As difficult as it is to plan for a day when we might not be able to care for our pets, it is incredibly difficult to know when it is time to humanely let our pets die.  How do you know when it’s time to let them go?  That decision is fairly easy when there’s visible suffering, but the signs aren’t always so clear.

Veterinarian Alice Villalobos, DVM created a scale that can help guide pet owners in deciding whether euthanasia is appropriate.  If you score higher than 35 on the scale, then perhaps supportive care is appropriate instead of euthanasia.  Whatever your score is on this scale, my suggestion is to discuss everything with your veterinarian.

If I can help you plan for your pet should something happen to you, please email me at julie@juliemillslaw, or visit http://www.juliemillslaw.com for additional information.

Benefits of a Trust

A trust is a contract, or a relationship, between the person who makes the trust (Grantor) and the person who manages the trust (Trustee).  These are often the same person, initially.  I make a trust (Grantor), and I manage the trust while I’m alive and competent (Trustee).  The Trustee manages the assets that are in the trust for the benefit of the beneficiaries, who are people the Grantor chooses to receive assets that are in the trust.  (I, as Trustee, manage assets in the trust such as investments, insurance, real property, etc., for the benefit of my children who are my chosen beneficiaries.)

Why have a trust?

The premier reason for a trust, in my opinion, is to maintain control from the grave.  For example, if you have assets such as a house and retirement plan, and if you have a minor-age child when you die, your child will inherit everything–value of your house, retirement, assets—when he or she turns 18.  It is likely that an 18 year-old person will mismanage (likely deplete) that amount of money.  If you had died with a trust, however, the trust could have reserved money for college, would distribute money at certain staggered intervals (my clients typically choose a portion distributed to the child at 25, then 30 and then 35).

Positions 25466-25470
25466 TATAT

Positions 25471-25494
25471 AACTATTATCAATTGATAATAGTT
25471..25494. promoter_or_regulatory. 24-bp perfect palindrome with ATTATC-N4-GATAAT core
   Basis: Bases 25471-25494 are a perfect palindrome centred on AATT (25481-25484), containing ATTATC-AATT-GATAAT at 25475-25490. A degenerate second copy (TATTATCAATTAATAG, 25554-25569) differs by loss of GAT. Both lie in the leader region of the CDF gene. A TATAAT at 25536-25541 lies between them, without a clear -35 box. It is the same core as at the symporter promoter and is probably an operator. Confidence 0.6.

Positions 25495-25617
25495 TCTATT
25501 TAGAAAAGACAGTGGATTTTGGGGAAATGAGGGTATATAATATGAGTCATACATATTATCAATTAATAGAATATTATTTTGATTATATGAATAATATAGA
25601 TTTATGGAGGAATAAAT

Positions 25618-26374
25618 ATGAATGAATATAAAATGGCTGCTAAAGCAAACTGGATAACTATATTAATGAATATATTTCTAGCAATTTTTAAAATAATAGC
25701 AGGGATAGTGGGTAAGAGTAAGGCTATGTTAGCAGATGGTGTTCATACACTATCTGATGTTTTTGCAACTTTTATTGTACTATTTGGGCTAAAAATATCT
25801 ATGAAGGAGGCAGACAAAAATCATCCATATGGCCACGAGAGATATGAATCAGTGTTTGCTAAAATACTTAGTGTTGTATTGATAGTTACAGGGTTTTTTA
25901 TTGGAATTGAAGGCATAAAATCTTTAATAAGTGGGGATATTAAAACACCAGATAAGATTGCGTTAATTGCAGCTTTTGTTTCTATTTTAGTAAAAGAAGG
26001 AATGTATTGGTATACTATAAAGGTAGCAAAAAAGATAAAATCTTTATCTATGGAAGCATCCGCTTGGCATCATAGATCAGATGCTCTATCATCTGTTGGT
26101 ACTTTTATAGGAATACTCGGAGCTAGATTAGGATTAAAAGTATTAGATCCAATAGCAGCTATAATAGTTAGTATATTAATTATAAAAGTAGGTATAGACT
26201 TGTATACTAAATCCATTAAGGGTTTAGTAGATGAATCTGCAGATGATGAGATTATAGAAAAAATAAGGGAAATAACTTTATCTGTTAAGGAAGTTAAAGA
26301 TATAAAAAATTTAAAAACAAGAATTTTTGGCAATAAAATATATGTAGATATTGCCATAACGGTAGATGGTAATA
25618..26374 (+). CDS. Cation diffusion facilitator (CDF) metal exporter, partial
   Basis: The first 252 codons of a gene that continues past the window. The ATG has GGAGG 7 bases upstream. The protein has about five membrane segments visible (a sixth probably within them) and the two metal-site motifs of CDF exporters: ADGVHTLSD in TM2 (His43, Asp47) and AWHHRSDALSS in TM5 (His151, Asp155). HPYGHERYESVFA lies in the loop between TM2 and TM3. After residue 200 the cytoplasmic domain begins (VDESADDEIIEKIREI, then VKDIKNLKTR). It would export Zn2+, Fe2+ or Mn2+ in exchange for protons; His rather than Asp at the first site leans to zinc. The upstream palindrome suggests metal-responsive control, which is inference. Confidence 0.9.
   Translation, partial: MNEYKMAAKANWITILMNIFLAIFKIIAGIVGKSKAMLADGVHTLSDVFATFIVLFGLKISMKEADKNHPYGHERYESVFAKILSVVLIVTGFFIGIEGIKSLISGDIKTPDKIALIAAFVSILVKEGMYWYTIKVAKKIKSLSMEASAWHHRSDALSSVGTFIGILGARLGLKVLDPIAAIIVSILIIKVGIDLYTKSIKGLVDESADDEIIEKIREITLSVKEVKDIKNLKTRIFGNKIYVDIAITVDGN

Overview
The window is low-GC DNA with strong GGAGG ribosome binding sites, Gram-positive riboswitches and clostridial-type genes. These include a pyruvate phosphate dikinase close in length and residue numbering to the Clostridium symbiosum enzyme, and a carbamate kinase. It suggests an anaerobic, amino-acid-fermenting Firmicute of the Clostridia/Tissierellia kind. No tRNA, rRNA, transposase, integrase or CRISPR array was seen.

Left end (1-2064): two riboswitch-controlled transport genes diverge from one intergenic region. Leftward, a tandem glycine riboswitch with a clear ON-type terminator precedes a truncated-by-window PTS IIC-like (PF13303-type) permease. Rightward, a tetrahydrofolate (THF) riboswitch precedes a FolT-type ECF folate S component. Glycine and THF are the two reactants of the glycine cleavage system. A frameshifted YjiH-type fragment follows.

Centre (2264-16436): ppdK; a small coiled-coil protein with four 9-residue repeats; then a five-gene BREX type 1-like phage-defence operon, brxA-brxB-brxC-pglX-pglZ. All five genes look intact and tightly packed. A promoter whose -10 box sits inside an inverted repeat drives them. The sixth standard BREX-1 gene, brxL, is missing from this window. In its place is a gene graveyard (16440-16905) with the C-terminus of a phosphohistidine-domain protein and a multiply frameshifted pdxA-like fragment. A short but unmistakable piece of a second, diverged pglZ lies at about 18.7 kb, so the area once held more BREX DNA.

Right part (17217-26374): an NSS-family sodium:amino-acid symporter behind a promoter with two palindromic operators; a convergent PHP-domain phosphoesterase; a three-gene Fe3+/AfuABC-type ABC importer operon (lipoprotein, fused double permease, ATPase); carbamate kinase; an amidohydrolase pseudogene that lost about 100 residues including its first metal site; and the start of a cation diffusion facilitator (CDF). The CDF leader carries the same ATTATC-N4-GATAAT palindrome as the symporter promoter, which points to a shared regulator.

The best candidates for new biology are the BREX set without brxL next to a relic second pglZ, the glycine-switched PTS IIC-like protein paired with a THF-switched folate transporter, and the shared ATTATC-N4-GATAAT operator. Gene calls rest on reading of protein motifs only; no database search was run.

Benefits of a trust

Beyond “control from the grave” for the benefit of children, however, are other important benefits to a trust.

  1. Trusts do not have airtight privacy control but, as private contracts, are typically private.  This is the opposite of probate and guardianship proceedings, which are both public matters.  With a trust, you can avoid both probate and guardianship.
  2. Avoid probate if you own property in other states (ancillary probate). For snowbirds and others who own homes and other property in another state, if the property is held by (deeded or titled to) a trust, then you do not have to have ancillary probate.  If you died owning a condo in Florida, you would have to hire a Florida attorney to probate your Florida property, unless the condo was held by the trust.